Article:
Music: Medicine of the Future

“Music is a moral law. It gives soul to the universe, wings to the mind, flight to the imagination, and charm and gaiety to life and to everything.” -Plato

Virtually every person on the planet listens to music. It’s everywhere in our current society, from shopping malls to sporting events to religious gatherings. In fact, scientists believe that it has been a part of human culture for as long as humans have existed. Those of you reading this article are probably most familiar with music as a form of entertainment above anything else. Recently, however, the use of music as a method of healing has emerged and the results are truly remarkable.

As stated by the American Music Therapy Association, “Music Therapy is an established health profession in which music is used within a therapeutic relationship to address physical, emotional, cognitive, and social needs of individuals.” These treatments are administered by a certified Music Therapist and are catered towards the individual patient’s needs. Some of the methods in use include the patient playing, singing, dancing or listening to music.

Music therapy has been proven beneficial in many circumstances. For example: it has been used to ease anxiety in patients who are about to undergo surgery; extremely effective in improving communication and interpersonal skills in Autistic patients; shown to boost people’s immune systems; and in some cases, it has even helped stroke patients regain their ability to speak.

Another method of using sound to heal lies in the practice of Vibroacoustic Therapy. In this practice, a patient is exposed to very low pitched sound waves that actually vibrate their body. Researchers have found that when given to patients with Parkinson’s Disease this form of therapy helped reduce their tremors and increase their ability to walk. These results are substantial in the world of medicine.

An article I found on referred to a study by the Journal of Positive Psychology, where participants listened to either upbeat or sad music over the course of two weeks. After the study, those who listened to the upbeat music scored higher for feelings of happiness than those who listened to sad music. The idea that listening to certain types music has lasting effects on people’s happiness was intriguing to me and definitely worth noting.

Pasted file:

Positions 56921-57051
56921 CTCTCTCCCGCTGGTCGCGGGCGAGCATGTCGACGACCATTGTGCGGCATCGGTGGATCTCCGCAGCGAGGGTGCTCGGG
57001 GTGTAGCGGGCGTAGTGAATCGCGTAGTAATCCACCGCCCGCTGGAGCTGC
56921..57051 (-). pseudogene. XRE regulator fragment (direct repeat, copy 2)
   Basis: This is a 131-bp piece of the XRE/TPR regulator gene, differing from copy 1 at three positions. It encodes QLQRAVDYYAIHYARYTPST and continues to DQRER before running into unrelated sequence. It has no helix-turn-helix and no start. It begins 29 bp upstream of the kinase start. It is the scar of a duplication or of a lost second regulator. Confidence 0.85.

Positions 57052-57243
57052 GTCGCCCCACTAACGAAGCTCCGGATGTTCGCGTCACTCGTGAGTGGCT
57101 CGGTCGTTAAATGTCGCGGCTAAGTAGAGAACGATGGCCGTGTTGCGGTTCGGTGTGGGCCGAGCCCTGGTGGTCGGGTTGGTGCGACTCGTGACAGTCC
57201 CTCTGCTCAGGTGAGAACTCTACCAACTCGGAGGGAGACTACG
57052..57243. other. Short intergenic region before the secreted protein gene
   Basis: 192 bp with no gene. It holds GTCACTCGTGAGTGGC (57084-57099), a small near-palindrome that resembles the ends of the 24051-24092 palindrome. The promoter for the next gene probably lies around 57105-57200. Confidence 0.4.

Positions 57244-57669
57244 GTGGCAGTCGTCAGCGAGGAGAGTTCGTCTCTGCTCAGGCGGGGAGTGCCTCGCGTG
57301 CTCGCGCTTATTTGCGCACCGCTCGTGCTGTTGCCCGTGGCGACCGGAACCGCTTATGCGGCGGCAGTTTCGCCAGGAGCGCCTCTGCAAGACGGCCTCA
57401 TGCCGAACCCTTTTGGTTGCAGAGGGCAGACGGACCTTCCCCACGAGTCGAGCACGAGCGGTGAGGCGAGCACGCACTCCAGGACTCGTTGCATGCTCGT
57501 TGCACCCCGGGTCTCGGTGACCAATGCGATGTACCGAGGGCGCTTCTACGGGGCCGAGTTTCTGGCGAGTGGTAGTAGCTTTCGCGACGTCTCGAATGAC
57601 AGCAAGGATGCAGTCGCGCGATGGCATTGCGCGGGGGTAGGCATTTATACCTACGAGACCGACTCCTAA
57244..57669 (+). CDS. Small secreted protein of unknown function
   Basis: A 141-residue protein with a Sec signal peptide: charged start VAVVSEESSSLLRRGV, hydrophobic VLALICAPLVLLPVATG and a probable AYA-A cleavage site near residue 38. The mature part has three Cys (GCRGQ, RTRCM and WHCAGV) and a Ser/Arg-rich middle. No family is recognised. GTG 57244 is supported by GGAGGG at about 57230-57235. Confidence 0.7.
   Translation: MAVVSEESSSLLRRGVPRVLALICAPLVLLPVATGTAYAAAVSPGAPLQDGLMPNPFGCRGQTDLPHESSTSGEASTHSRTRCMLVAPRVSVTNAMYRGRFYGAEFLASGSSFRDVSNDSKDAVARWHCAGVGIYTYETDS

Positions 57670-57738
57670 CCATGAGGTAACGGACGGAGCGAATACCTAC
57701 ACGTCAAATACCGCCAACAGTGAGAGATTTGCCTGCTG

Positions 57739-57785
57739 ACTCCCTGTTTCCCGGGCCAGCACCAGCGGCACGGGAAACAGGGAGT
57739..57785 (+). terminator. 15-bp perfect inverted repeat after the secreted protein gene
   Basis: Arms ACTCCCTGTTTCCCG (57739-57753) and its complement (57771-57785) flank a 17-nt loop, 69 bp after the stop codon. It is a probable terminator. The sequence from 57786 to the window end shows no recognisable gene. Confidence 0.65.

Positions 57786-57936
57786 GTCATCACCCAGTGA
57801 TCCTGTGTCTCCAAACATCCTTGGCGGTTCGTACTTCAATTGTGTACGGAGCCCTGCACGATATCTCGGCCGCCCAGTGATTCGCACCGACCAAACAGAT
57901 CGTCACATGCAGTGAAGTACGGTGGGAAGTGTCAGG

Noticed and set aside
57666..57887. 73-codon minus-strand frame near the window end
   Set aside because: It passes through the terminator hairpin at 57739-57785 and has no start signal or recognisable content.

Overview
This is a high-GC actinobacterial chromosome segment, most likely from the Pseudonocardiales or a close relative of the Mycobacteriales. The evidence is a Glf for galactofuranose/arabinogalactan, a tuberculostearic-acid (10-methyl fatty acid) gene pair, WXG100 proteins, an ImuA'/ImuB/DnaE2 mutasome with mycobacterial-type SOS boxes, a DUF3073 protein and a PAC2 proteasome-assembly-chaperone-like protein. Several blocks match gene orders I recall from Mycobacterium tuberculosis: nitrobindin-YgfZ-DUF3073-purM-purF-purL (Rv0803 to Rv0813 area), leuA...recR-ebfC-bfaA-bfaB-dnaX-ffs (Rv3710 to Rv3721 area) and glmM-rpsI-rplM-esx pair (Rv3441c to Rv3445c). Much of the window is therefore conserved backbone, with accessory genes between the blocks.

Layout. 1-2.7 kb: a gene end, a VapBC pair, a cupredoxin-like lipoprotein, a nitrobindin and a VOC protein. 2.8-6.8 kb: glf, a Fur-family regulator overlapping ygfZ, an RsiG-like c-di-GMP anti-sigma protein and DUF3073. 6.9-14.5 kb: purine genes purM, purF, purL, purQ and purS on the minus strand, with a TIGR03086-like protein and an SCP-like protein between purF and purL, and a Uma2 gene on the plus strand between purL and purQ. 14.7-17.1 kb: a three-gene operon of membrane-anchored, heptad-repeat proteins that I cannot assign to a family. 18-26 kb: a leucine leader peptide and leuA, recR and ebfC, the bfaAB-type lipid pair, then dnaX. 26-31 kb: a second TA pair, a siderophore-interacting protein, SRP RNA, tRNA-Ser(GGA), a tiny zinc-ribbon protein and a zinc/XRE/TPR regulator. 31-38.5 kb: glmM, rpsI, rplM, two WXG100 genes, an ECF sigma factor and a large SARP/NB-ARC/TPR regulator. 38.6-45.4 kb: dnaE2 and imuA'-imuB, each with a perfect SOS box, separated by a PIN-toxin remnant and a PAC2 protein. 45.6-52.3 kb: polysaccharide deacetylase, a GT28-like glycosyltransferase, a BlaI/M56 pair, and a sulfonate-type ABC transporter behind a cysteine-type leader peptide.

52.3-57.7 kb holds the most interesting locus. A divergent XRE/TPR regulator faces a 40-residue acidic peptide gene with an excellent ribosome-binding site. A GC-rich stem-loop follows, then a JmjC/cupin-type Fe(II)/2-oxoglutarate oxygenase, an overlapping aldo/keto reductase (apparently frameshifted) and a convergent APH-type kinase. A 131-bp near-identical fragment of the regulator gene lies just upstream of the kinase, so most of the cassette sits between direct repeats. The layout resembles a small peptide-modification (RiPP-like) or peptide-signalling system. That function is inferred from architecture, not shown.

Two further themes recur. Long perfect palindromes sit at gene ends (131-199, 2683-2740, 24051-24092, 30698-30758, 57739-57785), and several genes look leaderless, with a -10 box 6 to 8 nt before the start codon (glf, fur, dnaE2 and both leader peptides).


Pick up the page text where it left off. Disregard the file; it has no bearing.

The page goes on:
I take it that everyone can agree about the power of music to affect our emotions. Think about how listening to certain music when you’re happy can make you feel even happier, or how listening to sad music when you are feeling down can cast you even further into your sorrow. Although these effects are powerful and can be useful on their own, they seem to distract people from the less obvious long term effects of listening to music. In reality, utilizing these long term effects can potentially lead to an increase in your overall happiness.

The benefits of using music to heal are endless: it’s less costly than most other treatment methods, more accessible, less obtrusive, more enjoyable, and it doesn’t include any negative side effects. For these reasons, I strongly believe that music is going to become the medicine of the future. I will leave you with this quote by Robert Garfias, professor of Anthropology at the University of California:

“The very fact that it is all pervasive and has been so for many cultures through the ages strongly suggests that music in our lives does much more than make us feel good or happy. It must be that music fulfills some important function in what we regard as humanness. It must be linked in some vital way to the health of the species.”


“American Music Therapy Association.” History of Music Therapy | History of Music Therapy | American Music Therapy Association (AMTA). N.p., n.d. Web. 03 Dec. 2016.

“Music as Medicine.” Pardon Our Interruption. N.p., n.d. Web. 03 Dec. 2016.

“‘The Power Of Music’ To Affect The Brain.” NPR. NPR

“How Music Affects Our Moods.” Healthline. N.p., 03 Aug. 2016.

“Listening to Music Lights up the Whole Brain.” ScienceDaily. ScienceDaily, n.d. Web. 03 Dec. 2016.

“Fathers in Cultural Context.” (2012): n. pag. Web.